Jane Matsumoto’s family is so eager to eat their annual ozoni that they gather around the table at 2 in the morning, right after they’ve cleaned the confetti, streamers and champagne glasses from their New Year’s Eve festivities. Ms. Matsumoto, who is sansei, or third-generation Japanese American, and the executive culinary director of the Japanese American Cultural & Community Center in Los Angeles, looks forward to the brothy soup bobbing with mochi pieces every year.
Ozoni is standard New Year’s Day fare for many Japanese Americans, whether they are nisei, the children of Japanese immigrants, or yonsei, fourth-generation Japanese Americans. Starting in the 1880s, the first major wave of Japanese immigrants arrived in the United States, and although many New Year’s Day tables have evolved to include dishes from other cultures, customary Japanese dishes remain.
Recipe: Ozoni (New Year Mochi Soup)
As a child, the chef Charles Namba patiently toasted squares of mochi every New Year’s Day over the ceramic grates of a floor heater in his home in Los Angeles. The smooth, white cubes of pounded steamed rice would develop a gentle char and inflate like a small balloon after enough time over the heat. They were then dropped into a comforting bowl of ozoni studded with hunks of chicken, wilted spinach and shiitake mushrooms. His family found it especially nourishing after a night spent stuffing themselves with cookies and watching the Times Square ball drop on television. The soup is also “super important” to the chef Chris Ono of Hansei, a pop-up in the same Los Angeles cultural center where Ms. Matsumoto works, and his family. Mr. Ono said it was something they made every year, taking care to even get their mochi from the local Buddhist temple.
Steven Pursley, the chef and owner of Menya Rui in St. Louis, spends the first day of the year eating yet another type of soup: Okinawan soba. The gentle broth, made from dashi and pork, is a great base for the wheat-based soba noodles commonly eaten in Okinawa, off the southern coast of mainland Japan. In America, Mr. Pursley’s resourceful mother sometimes used linguine when she wasn’t able to find Okinawan soba noodles. Now, he makes the noodles from scratch.
Recipe: Okinawan Soba
Mr. Namba is also fond of eating soba — the more well-known buckwheat version — making special versions with lobster tempura or duck for New Year’s at his Los Angeles restaurants Tsubaki and Ototo.
As with many global New Year’s traditions, the dishes have strong symbolic meanings. Ozoni is associated with good health and good fortune, with the mochi signifying longevity. Soba noodles represent breaking ties with the hardships of the previous year and starting anew, Mr. Pursley said, as well as a long life.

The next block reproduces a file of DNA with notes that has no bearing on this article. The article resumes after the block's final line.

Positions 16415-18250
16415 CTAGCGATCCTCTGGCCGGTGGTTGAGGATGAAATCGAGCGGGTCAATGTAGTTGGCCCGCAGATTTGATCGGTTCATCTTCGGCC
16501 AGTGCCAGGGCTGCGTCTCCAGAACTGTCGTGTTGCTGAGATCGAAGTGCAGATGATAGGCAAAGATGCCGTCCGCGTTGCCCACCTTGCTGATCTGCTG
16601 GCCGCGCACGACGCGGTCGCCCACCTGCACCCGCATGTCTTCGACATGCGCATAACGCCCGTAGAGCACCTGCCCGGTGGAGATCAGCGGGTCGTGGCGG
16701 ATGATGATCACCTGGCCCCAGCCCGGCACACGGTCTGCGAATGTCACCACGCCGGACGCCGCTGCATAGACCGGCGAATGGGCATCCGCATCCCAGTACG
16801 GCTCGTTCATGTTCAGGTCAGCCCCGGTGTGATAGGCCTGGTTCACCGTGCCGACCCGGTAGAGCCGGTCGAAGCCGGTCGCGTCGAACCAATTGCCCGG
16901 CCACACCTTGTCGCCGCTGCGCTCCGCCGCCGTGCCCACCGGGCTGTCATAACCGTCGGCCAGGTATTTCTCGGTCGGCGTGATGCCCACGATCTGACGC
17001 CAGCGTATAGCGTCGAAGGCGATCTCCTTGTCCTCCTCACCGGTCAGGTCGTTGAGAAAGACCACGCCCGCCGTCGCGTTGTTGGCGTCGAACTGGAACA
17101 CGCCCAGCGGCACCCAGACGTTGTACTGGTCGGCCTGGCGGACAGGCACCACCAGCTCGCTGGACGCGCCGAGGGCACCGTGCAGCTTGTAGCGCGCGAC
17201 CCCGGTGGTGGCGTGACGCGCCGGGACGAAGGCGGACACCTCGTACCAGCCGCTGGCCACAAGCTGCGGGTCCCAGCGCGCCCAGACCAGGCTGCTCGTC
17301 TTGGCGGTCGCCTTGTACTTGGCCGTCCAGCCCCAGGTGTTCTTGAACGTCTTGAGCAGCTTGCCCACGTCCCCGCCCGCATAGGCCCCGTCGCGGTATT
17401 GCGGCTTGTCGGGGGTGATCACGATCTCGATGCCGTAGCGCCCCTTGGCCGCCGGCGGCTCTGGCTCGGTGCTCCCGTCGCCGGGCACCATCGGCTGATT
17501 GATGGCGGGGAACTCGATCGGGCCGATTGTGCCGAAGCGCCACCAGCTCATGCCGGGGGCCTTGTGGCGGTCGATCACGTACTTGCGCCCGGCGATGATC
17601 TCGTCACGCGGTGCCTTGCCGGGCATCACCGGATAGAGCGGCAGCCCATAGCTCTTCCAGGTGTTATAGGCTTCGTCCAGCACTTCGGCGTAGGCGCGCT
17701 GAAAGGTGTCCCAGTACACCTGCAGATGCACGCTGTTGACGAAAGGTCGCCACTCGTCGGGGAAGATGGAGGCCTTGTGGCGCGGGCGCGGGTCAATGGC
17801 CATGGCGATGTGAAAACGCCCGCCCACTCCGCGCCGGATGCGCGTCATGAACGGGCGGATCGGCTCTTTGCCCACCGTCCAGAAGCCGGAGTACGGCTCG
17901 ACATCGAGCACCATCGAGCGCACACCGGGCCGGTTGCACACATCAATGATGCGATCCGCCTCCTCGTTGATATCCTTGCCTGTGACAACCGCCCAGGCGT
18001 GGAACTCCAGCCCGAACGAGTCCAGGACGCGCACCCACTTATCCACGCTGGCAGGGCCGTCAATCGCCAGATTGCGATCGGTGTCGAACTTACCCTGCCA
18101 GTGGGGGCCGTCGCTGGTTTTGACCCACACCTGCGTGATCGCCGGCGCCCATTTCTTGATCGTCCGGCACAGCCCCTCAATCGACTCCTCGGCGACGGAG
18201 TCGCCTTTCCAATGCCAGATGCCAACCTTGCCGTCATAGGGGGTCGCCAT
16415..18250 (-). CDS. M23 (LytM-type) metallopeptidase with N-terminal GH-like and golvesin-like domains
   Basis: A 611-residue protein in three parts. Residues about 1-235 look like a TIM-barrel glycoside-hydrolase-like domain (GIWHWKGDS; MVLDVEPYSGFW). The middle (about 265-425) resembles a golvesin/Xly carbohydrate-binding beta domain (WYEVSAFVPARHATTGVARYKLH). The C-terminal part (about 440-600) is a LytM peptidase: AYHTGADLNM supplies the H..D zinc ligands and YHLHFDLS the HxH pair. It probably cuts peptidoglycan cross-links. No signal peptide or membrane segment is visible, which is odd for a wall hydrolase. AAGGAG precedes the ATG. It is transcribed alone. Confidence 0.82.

Perhaps the best example of symbolic Japanese New Year foods is osechi ryori, or a box filled with an assortment of traditional New Year’s dishes, each with a specific meaning. Each year, the chef Niki Nakayama serves a version at her restaurant n/naka in Los Angeles. She includes kuromame, or sweet black soybeans, a wish for good health; datemaki, or a Japanese rolled omelet, that looks like a scroll for the acquisition of knowledge; and kurikinton, a vibrant mash of Japanese sweet potatoes flavored with candied chestnut syrup and topped with the golden candied chestnuts, which represent gold and bring economic fortune.
Recipe: Kurikinton (Japanese Sweet Potatoes and Candied Chestnuts)
The chef Jesse Ito’s father, Masaharu Ito, also cooked an elaborate osechi ryori at his restaurant Fuji, which he opened in south New Jersey, just outside Philadelphia, in 1979 and ran for 37 years. Masaharu, exhausted from cooking a full osechi ryori at the restaurant, celebrated with something simpler at home: oyakodon, an easy chicken-and-egg rice dish which Jesse called “the ultimate Japanese comfort food.” But Masaharu was most excited to make something a bit more local: hoagies. He bought bread from the Wawa convenience store chain and stacked it with cold cuts, provolone and a generous amount of olives. “They were terrific,” Mr. Ito said fondly.
It’s not uncommon for Japanese American New Year’s tables to include other culinary influences. “Third- and fourth-generation Japanese Americans started to incorporate foods that were familiar to the Japanese American communities they grew up in,” said Ms. Matsumoto, whose grandparents immigrated to the United States. As with the hoagies in South Jersey, it’s not rare to find tamales on the table in Los Angeles, or pies and tubs of ice cream for dessert across America.
Chinese dishes like chow mein and wontons are also a staple of many Japanese American New Years gatherings. “Chinese food has historically been a part of Japanese communities,” Ms. Matsumoto said. After Japanese Americans were released from the internment camps in 1946, Chinese restaurants were some of the few places to welcome them immediately, she said, adding, “It was a safe haven.” This is why Mr. Ono sometimes makes his ozoni with char siu, the Chinese dish of barbecued pork.
Still, most Japanese American New Year’s tables remain quite traditional, with the recipes staying the same as they are passed down from one generation to the next. It’s one of the ways Japanese Americans maintain a connection to their roots and their past. Mr. Ono hopes to serve an osechi riyori at his restaurant next year — one that is affordable, starring more local California produce.
But he wants to make sure he doesn’t deviate too far from long-established customs, given that each dish has a symbolic meaning and is often tied to luck: “You don’t want to mess with that.”
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